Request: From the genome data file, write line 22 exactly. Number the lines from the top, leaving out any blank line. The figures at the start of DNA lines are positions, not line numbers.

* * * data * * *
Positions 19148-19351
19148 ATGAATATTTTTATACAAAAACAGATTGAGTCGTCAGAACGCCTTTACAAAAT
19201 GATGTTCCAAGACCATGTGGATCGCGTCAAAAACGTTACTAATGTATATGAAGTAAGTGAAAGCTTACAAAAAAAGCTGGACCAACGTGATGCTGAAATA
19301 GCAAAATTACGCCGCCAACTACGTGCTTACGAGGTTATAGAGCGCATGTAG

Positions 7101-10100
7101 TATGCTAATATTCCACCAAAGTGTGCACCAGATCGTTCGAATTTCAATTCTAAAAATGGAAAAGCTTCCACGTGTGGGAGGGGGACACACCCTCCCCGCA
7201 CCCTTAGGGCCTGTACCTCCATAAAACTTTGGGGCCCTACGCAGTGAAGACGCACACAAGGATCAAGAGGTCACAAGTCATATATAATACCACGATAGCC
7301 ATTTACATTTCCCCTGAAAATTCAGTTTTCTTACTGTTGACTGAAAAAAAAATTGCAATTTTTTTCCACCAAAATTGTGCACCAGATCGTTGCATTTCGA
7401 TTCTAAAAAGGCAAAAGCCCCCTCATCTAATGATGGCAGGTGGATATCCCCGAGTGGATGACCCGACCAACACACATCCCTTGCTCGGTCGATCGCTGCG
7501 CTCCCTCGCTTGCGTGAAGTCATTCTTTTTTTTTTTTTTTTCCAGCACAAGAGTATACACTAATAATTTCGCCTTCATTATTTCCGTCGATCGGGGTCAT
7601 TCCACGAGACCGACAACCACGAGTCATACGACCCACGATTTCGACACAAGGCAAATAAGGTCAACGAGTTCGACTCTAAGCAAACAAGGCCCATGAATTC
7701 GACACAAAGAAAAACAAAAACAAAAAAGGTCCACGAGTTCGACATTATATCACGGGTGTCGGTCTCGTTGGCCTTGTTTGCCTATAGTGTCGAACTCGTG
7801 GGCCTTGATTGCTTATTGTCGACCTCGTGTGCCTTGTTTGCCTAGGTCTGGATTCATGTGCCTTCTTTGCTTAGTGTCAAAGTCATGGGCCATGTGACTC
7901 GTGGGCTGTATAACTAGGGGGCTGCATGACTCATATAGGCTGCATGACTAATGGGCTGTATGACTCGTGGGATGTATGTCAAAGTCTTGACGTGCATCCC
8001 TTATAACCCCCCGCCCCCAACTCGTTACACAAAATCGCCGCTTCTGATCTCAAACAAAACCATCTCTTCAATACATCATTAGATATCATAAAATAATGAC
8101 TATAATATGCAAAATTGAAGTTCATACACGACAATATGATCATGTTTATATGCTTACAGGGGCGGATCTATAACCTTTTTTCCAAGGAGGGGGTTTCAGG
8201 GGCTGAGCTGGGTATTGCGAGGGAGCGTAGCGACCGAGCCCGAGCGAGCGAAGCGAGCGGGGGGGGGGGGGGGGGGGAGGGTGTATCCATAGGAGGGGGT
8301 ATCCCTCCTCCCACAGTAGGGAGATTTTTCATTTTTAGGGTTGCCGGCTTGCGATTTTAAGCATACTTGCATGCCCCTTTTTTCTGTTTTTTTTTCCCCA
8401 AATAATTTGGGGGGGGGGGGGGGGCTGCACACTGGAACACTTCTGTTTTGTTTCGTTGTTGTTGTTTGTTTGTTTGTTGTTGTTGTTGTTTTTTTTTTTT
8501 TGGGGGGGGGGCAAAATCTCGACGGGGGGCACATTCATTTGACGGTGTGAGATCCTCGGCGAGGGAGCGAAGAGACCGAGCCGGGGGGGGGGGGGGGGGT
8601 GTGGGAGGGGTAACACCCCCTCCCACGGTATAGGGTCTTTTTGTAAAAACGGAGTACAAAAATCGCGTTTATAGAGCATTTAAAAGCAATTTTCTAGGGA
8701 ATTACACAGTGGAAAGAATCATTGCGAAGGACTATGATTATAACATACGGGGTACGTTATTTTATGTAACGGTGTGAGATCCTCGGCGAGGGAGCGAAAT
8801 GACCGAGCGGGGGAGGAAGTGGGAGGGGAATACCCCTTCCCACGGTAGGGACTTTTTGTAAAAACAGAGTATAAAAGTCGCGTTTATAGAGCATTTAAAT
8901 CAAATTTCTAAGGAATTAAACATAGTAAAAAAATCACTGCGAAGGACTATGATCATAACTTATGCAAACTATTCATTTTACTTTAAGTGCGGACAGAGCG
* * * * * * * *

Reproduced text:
8701 ATTACACAGTGGAAAGAATCATTGCGAAGGACTATGATTATAACATACGGGGTACGTTATTTTATGTAACGGTGTGAGATCCTCGGCGAGGGAGCGAAAT